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Worried about money? Here’s how to stress less

With one in four1 Australians worried about living costs, it’s no surprise that financial stress is a major problem today. In this article we look at why people are financially stressed and what they can do about it.


High anxiety

Australians are increasingly worried about their financial future and more people are reporting financial hardship. That’s the strong message coming out of the latest NAB Consumer Anxiety Index survey.1

NAB’s ‘anxiety survey’ rose 2.9 points in the September quarter 2019. While consumers are worried about health, government policy and their ability to fund retirement, it’s the high cost of living that is causing most anxiety.

The survey also looked at the kinds of living costs most impacting particular consumer age groups. The results vary considerably:

  • 18 to 29 year-olds are most impacted by rent, eating out, entertainment and debt.
  • 30 to 49 year-olds are most impacted by mortgages and children.
  • 50 to 64 year-olds and over 65 year-olds are most impacted by utilities, groceries and home improvements.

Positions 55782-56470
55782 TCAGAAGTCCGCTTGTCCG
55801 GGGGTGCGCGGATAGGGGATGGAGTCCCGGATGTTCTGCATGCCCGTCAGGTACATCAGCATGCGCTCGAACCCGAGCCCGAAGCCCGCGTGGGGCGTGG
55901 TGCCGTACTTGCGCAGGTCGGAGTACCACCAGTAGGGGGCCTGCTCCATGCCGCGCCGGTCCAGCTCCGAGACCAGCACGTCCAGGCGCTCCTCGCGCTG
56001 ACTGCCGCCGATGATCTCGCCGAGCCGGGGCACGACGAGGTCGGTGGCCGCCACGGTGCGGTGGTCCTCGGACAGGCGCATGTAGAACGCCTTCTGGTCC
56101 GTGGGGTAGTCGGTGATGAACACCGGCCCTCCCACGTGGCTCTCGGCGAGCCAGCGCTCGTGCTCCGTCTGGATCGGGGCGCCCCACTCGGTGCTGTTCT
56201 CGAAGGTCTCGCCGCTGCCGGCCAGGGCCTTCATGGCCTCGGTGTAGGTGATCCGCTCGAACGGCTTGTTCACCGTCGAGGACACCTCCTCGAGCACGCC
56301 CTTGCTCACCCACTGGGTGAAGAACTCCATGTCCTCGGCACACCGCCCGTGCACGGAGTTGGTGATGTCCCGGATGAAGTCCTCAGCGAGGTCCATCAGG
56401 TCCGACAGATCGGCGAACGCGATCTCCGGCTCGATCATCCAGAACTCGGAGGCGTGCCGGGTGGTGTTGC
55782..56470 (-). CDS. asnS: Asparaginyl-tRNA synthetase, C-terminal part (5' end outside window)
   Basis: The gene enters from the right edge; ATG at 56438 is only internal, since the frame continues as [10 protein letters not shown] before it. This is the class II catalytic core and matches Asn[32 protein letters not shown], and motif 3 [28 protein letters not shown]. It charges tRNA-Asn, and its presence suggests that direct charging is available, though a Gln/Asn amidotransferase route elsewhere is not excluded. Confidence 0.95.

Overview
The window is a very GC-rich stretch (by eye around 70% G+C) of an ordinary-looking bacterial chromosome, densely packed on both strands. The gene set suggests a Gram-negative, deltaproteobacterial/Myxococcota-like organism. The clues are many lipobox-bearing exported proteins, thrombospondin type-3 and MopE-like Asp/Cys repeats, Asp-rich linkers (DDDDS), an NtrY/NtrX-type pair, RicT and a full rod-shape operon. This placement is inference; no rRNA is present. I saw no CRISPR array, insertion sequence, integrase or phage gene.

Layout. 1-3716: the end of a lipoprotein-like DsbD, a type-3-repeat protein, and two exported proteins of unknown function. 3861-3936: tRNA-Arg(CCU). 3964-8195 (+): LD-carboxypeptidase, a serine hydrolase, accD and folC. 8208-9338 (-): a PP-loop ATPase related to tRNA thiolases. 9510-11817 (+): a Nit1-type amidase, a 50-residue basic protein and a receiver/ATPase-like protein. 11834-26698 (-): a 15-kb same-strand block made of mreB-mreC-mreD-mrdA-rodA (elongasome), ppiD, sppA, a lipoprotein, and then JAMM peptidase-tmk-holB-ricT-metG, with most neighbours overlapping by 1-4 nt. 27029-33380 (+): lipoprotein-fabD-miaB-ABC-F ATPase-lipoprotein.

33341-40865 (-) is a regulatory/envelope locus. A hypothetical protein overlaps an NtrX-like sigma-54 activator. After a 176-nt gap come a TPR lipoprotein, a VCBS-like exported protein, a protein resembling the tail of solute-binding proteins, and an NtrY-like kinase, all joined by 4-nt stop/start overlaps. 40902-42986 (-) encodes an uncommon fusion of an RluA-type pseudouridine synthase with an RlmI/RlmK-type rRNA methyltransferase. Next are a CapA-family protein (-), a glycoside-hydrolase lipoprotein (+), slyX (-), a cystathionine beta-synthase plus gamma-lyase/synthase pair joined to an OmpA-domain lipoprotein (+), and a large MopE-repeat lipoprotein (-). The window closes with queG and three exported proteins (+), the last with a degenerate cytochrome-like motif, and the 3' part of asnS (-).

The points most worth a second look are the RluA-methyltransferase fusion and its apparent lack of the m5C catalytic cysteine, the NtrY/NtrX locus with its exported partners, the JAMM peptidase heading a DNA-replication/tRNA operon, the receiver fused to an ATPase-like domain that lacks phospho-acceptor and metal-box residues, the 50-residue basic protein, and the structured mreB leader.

Financial fragility

The high cost of living is a big influence on financial fragility. One study reported that half of Australia’s population has just three or four months of savings, and that one in five adults feel indebted or are only just keeping up with their debt payments.

AMP’s Financial Wellness report claims that two in five Australians will experience financial stress in their working lives. While our workforce is less financially stressed than it was, one in five or 2.44 million Australian employees are financially stressed, and two in five employees will experience financial stress in their lifetime. And in the wake of COVID-19, this stress will only get worse. These are worrying statistics with serious knock-on effects in the workplace and in the community, as we explain below.


The path to financial freedom

Like any sort of stress, financial stress is something to be actively resolved, not passively tolerated. One of the most important things that can be done up front is face the reality of financial stress. Only then can active steps be taken to get back on the path to financial freedom.

  • Recognise the warning signs – these might include being behind on the mortgage, getting hassled by debt collectors, losing sleep, feeling overwhelmed and out of control, and consistently paying bills late.
  • Face reality – it’s critical to be honest with oneself when under financial stress. Ignoring the problem tends to make the situation worse. It helps to get empowered – everyone has the ability to choose and tackle the issues they’re dealing with.
  • Relax and think positively – negative thoughts tend to restrict clear thinking and good decision making. It helps to avoid the negative triggers that can spark financial anxiety, like gambling, impulse shopping, smoking, and drinking, or other personal factors.